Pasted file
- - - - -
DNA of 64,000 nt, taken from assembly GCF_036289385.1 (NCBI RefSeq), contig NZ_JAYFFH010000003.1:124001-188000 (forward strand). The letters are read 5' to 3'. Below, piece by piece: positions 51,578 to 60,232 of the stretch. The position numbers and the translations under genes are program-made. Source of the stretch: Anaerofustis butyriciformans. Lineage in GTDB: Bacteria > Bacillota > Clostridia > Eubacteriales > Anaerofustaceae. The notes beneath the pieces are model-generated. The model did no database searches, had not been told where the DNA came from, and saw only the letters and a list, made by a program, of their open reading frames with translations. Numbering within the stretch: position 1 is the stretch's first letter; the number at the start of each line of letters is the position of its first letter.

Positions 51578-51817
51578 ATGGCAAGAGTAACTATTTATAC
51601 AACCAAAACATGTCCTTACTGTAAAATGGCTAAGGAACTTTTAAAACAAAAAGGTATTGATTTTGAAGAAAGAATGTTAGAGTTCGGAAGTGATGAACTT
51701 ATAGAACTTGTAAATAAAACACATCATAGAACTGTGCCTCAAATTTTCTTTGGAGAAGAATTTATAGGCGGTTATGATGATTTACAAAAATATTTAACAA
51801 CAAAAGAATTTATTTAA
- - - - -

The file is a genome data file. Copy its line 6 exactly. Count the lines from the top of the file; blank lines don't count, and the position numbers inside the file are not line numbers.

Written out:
51801 CAAAAGAATTTATTTAA